Home Artificial Intelligence US regulator explores views on AI use and risks in derivatives markets

US regulator explores views on AI use and risks in derivatives markets

Artificial intelligence: CFTC commissioner Caroline Pham (inset) discussed the US regulator’s request-for-comment during a conference held last week | Credit: Screenshot by Global Government Fintech from Afore Consulting (virtual) event, overlaid on photo by Gerd Altmann (Pixabay)

A request-for-comment on current and potential uses and risks of artificial intelligence (AI) in derivatives markets has been issued by the US Commodity Futures Trading Commission (CFTC).

The regulator is seeking public views on the definition of AI and its applications, including its use in trading, risk management, compliance, cybersecurity, recordkeeping, data processing and analytics, as well as customer interactions. The request also seeks perspectives on the risks of AI, including risks related to market manipulation and fraud, governance, explainability, data quality, concentration, bias, privacy and confidentiality, and customer protection. Staff will consider responses in analysing possible future actions by the CFTC, such as new or amended guidance, interpretations, policy statements or regulations.

The move – described in the request-for-comment document’s introduction as ‘part of a broader staff effort to monitor the adoption of AI, including machine learning, and other uses of automation in CFTC-regulated markets – comes a couple of months after the White House issued an executive order on ‘safe, secure and trustworthy’ AI.

Rostin Behnam, chairman of the Washington DC-headquartered regulator, described the call for views as “complementing the directives the Biden Administration established for the safe, secure and trustworthy development of artificial intelligence”, as well as “embodying good government”.

“It prioritises promoting responsible innovation and ensuring we understand current and potential AI use cases and the associated potential risks to our jurisdictional markets and the larger financial system. This allows us to better align our supervisory oversight and evaluate the need for future regulation, guidance, or other Commission action,” Behnam said. He added that responses would “further support the CFTC as we strategically identify the highest priorities and return-on-investment projects with AI use cases internally to optimise our data-driven approach to policy, surveillance, and enforcement.”

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Twenty topics to tackle

‘This request [for comment] uses the term “AI” in a manner consistent with the [White House] executive order to broadly refer to “a machine-based system that can, for a given set of human-defined objectives, make predictions, recommendations or decisions influencing real or virtual environments”, the introduction to the 12-page document states, adding that ‘while this request-for-comment seeks responses relating to use cases consistent with this definition, the staff is also interested in better understanding concerns raised by the broader set of similar technologies within and beyond the scope of this definition of AI.’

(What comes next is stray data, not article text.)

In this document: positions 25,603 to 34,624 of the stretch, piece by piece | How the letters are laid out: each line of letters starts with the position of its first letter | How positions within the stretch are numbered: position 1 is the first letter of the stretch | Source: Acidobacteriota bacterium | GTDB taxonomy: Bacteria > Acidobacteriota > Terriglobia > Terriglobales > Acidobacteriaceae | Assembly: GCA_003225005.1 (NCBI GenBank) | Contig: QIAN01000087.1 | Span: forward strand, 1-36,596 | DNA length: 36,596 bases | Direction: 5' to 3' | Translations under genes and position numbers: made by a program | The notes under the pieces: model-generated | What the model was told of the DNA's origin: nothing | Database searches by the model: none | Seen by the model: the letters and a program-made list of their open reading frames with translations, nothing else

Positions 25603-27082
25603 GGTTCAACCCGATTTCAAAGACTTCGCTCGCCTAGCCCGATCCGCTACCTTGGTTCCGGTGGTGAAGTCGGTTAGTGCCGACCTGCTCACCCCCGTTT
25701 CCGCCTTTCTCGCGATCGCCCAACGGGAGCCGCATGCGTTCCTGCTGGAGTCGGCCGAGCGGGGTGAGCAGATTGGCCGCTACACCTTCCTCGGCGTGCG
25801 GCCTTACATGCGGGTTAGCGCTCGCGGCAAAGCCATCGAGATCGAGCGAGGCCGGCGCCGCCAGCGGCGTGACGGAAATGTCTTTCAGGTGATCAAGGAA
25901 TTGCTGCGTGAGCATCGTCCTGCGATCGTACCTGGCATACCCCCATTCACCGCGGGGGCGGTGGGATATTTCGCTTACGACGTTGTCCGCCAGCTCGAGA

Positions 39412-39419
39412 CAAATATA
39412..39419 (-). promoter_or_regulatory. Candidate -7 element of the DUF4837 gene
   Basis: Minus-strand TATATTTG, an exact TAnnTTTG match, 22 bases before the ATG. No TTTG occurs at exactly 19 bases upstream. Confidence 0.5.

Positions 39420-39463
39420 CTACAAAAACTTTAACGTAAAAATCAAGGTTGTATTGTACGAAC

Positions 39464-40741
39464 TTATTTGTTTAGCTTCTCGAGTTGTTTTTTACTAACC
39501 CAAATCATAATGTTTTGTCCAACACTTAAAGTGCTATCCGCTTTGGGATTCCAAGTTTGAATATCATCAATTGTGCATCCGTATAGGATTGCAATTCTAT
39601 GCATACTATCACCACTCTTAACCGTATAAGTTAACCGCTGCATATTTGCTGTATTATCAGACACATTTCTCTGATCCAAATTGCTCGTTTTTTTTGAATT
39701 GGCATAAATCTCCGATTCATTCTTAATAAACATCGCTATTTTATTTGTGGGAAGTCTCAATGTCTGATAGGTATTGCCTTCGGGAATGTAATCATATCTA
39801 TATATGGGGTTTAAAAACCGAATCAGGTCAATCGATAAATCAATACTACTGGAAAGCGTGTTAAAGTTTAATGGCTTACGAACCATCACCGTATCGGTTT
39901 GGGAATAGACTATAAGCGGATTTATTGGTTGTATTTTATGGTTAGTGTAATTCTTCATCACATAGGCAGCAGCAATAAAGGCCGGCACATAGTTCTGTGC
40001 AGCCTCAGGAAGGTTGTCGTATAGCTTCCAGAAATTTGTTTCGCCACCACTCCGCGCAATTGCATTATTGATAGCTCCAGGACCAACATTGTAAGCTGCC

Twenty overarching questions (or topics) for respondents to consider are provided, with the bulk breaking into more specific questions. Deadline for responses is 24 April.

The first eight questions address current and potential uses of AI by CFTC-regulated entities, with the second question – which is focused on ‘general uses’ of AI – specifying that activities of interest include ‘but are not limited to’: trading; data processing and analytics; risk management; compliance; books and records; systems development; cybersecurity and resilience; and customer interactions.

Questions nine to 18 address concerns regarding the use of AI in CFTC-regulated markets and by CFTC-regulated entities. These include explainability and transparency (question 11); data quality (question 12); and bias (question 15). The final two questions (19 and 20) focus, respectively, on risks to competition and ‘other risks’.

A statement by Kristin Johnson, one of the CFTC’s five commissioners, was released simultaneously with the request-for-comment document, in which she states that the CFTC Market Risk Advisory Committee (MRAC) had recently discussed how its ‘Future of Finance’ sub-committee ‘might address AI in 2024’. She writes that MRAC (of which she is the ‘sponsor’) ‘anticipates offering formal recommendations to the Commission on a number of related topics including the integration in our markets of generative AI, the relationship between AI and blockchain technology, and the risks (including systemic risks) presented by each of these new technologies’ and that the request-for-comment is ‘an important step towards that goal’.